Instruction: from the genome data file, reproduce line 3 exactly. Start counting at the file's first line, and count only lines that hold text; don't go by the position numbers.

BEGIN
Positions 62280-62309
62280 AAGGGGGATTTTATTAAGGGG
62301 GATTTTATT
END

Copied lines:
62301 GATTTTATT